“This looks so impressive and makes a wonderful dessert for a celebration or even a great substitute to a birthday cake, but is really only an assembly job that takes minimal effort to prep,” says Mulholland.
“If your family aren’t fans of peanut butter, try chocolate hazelnut spread instead.”
1 x 154g packet Oreos
60g butter, melted, plus extra for greasing
200g chocolate digestive biscuits
80g smooth peanut butter, plus a little extra to drizzle over the top
1 x 900ml tub of vanilla ice cream, softened
1. Grease an 18cm springform tin with butter and set aside.
2. Set aside three Oreos to use for decoration, then add the rest to a large freezer bag along with the digestive biscuits and smash with a rolling pin to fine crumb consistency. Transfer to a large mixing bowl, add the melted butter and stir to combine. Tip the crumb mixture into the prepared springform tin and press down into the base in an even layer. Transfer to the fridge to firm up while you prepare the topping.
3. Tip the ice cream into a mixing bowl (it should be soft but not runny). Put the peanut butter in a separate small microwavable bowl and microwave for a few seconds until runny, then pour the peanut butter into the ice cream and beat together with a wooden spoon until combined.
4. Remove the base from the fridge and pour over the ice cream mixture, levelling it out in an even layer. Dot a little more peanut butter over the surface, then use a knife or skewer to ripple through the ice cream.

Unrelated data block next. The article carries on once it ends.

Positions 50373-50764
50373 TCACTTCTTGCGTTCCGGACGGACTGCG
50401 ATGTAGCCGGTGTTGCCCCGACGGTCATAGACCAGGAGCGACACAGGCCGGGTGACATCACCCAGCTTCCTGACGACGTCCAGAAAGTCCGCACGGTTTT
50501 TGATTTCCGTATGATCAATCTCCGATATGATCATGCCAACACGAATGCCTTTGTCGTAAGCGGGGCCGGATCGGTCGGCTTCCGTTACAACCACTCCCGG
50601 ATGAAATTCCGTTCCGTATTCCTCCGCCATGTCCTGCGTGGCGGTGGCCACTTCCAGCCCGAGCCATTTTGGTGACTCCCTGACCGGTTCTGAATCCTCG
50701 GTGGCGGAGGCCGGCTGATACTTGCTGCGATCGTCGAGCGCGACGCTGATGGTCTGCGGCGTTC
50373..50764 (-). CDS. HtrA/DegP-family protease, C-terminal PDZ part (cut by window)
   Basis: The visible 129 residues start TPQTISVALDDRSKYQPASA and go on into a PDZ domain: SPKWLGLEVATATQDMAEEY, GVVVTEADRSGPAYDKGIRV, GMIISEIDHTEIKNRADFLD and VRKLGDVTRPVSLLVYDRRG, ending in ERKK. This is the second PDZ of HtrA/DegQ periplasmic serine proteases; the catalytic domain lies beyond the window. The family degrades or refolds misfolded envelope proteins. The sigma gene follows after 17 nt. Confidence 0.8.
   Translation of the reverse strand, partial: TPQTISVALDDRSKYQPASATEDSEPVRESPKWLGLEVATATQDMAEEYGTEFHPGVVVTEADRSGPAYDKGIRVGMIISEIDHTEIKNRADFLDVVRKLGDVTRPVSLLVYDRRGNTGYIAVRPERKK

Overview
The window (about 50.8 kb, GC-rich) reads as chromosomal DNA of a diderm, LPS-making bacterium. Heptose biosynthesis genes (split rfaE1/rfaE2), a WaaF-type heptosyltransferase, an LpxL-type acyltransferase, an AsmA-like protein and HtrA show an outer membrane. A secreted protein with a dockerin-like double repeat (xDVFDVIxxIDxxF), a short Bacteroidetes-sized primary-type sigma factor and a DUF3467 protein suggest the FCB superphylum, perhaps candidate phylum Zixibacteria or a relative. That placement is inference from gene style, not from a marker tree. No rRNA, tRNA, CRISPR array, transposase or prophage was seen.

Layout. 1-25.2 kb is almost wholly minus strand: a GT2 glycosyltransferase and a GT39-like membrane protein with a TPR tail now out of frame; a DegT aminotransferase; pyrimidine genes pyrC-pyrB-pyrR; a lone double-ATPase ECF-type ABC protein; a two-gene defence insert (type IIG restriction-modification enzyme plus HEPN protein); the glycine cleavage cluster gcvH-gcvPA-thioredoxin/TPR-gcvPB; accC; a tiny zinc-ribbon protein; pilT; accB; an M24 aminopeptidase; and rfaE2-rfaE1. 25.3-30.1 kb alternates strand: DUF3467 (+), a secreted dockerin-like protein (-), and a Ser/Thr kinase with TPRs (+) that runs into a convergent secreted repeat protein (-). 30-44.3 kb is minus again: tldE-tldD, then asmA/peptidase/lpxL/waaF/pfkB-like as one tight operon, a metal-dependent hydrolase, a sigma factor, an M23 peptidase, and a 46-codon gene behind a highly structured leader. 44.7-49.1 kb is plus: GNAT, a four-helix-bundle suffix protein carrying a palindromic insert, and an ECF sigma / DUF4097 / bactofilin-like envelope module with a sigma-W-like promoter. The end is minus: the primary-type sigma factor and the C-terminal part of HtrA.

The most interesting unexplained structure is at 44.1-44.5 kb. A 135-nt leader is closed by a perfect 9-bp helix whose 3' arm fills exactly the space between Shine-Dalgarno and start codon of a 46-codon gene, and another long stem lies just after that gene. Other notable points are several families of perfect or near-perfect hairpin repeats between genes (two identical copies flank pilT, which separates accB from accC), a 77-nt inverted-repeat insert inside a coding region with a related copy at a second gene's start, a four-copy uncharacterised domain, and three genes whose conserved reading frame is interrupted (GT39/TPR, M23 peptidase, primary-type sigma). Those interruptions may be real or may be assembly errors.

5. Crush the remaining Oreos and sprinkle over the top, then cover the ice cream cake with clingfilm and transfer to the freezer for at least three hours to set.
If you’re serving now: Once the ice cream cake has fully set, remove from the freezer and leave to thaw slightly for around 10 minutes. Run a knife around the inside edge of the tin, then open the springform tin, cut the cake into wedges and serve.
Or, simply leave the cake in the freezer for up to three months. Then… remove the cake from the freezer and leave to thaw slightly for around 10 minutes. Run a knife around the inside edge of the tin, then open the springform tin, cut the cake into wedges and serve.
“This is my version. It makes a large loaf and is quite rich, so you’ll get a lot of slices out of it,” says food writer Anna Jones.
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